New Mexico’s Gila Wilderness is the nation’s first designated wilderness area. This year, the United States Forest Service will celebrate the Gila’s 100th anniversary in early June in Silver City with help from more than a dozen New Mexico State University film students.

The Gila Film Showcase consisting of seven short documentary films will premiere June 1-2 as the centerpiece of a week of festivities hosted by the U.S. Forest Service for the Centennial Celebration of the Gila Wilderness. Visit the Gila Centennial Celebration calendar of events.

The Gila Film Showcase will have two screenings at 4:30 p.m. Saturday, June 1 and 1 p.m. Sunday, June 2 at the Silco Theater in Silver City. Watch trailers for the films.

Professors Ilana Lapid and Kristi Drexler launched the project after creating the Gila Film School in NMSU’s Creative Media Institute, an immersive three-semester program led by Lapid and Drexler with support from a team of educators. The project includes not only the student-produced documentaries, but also a package of educational materials to be shared with fourth grade students across the state.

“The objectives of the Gila Film School were fourfold,” said Lapid, Gila Film School director and CMI professor. “Our goal was to connect students to the wilderness, empower the next generation of diverse environmental filmmakers, harness the power of visual storytelling for conservation education and inspire audiences of young people to love and protect the wilderness.

”In the summer of 2022, Drexler and Lapid led 13 student filmmakers into the Gila Wilderness for a field school joined by Julian Alexander and Kyle Ivy, who co-produced the project with Jarrett Gladstone involved in postproduction. What emerged is seven short documentaries that reflect the unique natural, cultural and conservation history of the Gila, including Indigenous and Latino history. Through compelling human-interest stories, they explore the relationship between people and their natural environment and the importance of protecting public lands.
The innovative program in immersive environmental filmmaking was funded by a U.S. Forest Service Youth and Veterans Engagement grant, along with support from the NMSU College of Arts and Sciences, NMSU’s Vice President for Research, Creativity and Economic Development, the Creative Media Institute and American Rivers, a collaboration and trust that prioritizes protecting and restoring rivers throughout the country.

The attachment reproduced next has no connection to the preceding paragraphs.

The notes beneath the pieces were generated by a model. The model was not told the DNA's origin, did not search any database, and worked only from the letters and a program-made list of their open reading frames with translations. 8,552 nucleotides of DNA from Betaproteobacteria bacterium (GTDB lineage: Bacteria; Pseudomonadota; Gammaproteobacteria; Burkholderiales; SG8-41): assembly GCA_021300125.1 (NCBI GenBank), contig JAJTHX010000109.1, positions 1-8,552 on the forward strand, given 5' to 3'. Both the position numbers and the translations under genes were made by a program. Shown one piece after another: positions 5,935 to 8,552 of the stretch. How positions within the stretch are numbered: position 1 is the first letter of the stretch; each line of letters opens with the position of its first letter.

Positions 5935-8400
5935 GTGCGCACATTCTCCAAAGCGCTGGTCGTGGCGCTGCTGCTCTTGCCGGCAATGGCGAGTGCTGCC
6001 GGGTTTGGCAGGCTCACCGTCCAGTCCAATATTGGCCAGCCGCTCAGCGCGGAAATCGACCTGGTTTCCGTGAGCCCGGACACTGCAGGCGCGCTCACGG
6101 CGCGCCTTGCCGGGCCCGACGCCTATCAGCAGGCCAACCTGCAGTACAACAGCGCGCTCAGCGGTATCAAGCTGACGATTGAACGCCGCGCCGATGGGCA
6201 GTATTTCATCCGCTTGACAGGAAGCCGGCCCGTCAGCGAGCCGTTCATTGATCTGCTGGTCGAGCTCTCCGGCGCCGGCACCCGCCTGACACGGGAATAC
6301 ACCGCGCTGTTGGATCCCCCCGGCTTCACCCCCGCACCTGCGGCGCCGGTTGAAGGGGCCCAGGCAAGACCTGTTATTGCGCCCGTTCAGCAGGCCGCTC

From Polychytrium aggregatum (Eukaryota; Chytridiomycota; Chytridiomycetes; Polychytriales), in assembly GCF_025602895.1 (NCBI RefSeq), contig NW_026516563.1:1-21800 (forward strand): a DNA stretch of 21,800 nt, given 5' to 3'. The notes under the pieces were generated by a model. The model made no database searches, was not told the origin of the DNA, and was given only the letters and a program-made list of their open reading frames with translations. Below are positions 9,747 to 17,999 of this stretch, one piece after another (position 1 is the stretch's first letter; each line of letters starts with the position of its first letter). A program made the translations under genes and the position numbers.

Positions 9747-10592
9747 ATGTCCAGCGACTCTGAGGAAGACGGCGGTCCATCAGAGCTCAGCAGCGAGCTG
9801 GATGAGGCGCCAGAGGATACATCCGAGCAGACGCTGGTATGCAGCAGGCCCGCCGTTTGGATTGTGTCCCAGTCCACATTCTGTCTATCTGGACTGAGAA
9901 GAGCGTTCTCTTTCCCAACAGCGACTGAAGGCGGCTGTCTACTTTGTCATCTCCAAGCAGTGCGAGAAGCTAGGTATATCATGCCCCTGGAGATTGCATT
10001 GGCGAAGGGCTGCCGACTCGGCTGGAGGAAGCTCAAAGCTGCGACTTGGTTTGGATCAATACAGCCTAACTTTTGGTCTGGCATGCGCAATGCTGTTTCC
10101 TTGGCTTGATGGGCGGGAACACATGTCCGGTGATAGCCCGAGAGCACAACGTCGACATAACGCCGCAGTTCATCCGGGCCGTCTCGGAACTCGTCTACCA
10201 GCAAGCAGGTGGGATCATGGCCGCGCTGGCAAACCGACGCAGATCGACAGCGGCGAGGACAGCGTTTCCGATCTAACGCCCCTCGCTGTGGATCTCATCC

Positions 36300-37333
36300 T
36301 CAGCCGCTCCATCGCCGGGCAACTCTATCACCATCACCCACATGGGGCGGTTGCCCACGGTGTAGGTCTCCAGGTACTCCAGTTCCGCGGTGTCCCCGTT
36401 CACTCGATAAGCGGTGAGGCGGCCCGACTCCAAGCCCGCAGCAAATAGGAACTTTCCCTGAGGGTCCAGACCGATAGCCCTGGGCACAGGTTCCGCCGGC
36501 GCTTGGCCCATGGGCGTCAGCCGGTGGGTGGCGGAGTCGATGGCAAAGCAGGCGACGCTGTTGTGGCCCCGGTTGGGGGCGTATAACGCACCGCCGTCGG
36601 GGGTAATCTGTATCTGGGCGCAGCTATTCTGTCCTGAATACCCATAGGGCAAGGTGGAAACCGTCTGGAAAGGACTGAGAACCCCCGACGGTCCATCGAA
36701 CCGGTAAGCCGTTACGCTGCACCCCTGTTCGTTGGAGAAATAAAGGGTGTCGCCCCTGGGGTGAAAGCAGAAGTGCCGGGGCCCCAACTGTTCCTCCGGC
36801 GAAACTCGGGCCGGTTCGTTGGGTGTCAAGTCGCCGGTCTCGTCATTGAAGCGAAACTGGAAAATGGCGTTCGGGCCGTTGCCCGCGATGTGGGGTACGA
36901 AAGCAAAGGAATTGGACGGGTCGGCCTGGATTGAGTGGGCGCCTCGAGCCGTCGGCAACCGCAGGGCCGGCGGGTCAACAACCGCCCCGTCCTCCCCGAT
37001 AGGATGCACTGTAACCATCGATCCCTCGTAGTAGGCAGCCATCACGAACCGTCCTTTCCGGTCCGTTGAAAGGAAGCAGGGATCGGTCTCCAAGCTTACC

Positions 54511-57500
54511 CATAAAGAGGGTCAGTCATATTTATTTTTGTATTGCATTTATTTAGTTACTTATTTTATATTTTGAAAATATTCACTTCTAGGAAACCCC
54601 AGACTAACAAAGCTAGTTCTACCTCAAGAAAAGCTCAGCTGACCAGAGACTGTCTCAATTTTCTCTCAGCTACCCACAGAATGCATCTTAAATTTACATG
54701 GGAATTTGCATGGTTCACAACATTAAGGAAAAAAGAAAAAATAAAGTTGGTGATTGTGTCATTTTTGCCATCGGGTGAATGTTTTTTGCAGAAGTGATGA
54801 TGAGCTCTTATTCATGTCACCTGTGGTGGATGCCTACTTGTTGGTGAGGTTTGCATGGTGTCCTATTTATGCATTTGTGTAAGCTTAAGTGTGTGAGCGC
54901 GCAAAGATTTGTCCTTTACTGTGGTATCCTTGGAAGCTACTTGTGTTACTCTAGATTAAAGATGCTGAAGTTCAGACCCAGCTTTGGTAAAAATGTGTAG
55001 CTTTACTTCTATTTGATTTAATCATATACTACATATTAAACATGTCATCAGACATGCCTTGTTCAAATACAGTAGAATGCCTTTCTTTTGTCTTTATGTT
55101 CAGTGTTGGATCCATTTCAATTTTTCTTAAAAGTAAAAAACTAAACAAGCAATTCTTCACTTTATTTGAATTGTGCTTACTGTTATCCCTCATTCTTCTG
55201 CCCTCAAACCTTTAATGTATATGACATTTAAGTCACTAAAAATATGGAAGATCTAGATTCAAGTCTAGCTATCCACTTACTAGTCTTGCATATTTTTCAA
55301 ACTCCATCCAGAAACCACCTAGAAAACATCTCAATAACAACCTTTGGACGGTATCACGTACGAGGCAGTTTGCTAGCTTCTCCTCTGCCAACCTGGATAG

“Kristi and Ilana presented the idea as a transformative journey for the students that would result in student-created films we would showcase during the Gila Wilderness Centennial celebration,” said Henry Provencio, district ranger of the Wilderness Ranger District of the Gila National Forest. “Taking the students backpacking into the wilderness where they could experience firsthand the natural beauty and solitude, and then watching them grow as they conducted interviews and learned more about how wilderness positively impacts the world around us, was inspiring to witness. I am very excited to share the films with others, and I look forward to the films being incorporated into a curriculum for fourth graders across this great state.

”Drexler led a team of educators from universities, public schools, federal agencies and nonprofits to create educational materials to go with each of the seven films. These materials, including discussion questions and vocabulary designed specifically for fourth graders, will be included along with the films in a Digital Suitcase that will be sent out as a resource for fourth grade teachers across the state of New Mexico, in honor of the Gila Centennial Celebration.

As conservation director, Drexler, who earned a doctorate from NMSU, provided guest lectures on conservation, coordinated program logistics and helped to strategize how to use the student films for educational, conservation and social impact.
“Through these films and educational materials, we hope to inform, excite and engage youth to value and protect wild areas like the Gila Wilderness and other special places across New Mexico,” she said.
During The Gila Film School, student filmmakers spent time in the field with forest firefighters, wildlife biologists, U.S. Forest Service wranglers, trail users, archeologists and community leaders. These are the films and the students who made them:
“Stewardship of the Gila,” exploring the relationship between Indigenous ways of knowing and modern conservation. Directed by Ezekiel Soliz, Ingrid Leyva and Sigidavid Trevizo.
“Legacies of the Gila,” about Gila Hot Springs and communities alongside the Gila Wilderness. Directed by Noah Montes and Gayla Lacy, with sound design by Iliana Aragon.
“Fire Season,” about wildland forest fire management in the Gila. Directed by Julia De La O, with cinematography by Bardo Sanchez and sound design by Jarrett Gladstone.
“Tales of the Gila Trout,” about conservation of the threatened Gila Trout. Directed by Patricia Soto, Reyes Gabaldon and Luis Roman, with cinematography by Angel Salgado and sound design by Jarrett Gladstone.
“To Love the River,” about protecting the endangered Gila River. Directed by Samantha Jaso, Nidia Jimenez and Jackson Markman, with sound design by Iliana Aragon.“Finding My Own Trail,” about the empowering benefits of spending time outdoors. Directed by Lexi Minton, Cherish Pena and Ky Blohm.
“What We Hold Sacred,” about the making of the Gila Film School. Directed by Araceli “Blue” Hernandez and Dom Adame.“I think the project that Ilana and her team are leading with this group of students is a wonderful ‘Creative Campus’ endeavor because this experience demonstrates the power of media and how creative content lies at the intersection of so many different areas,” said Amy Lanasa, CMI professor and department head. “I am confident that this work will have a greater impact than any of us can imagine.”

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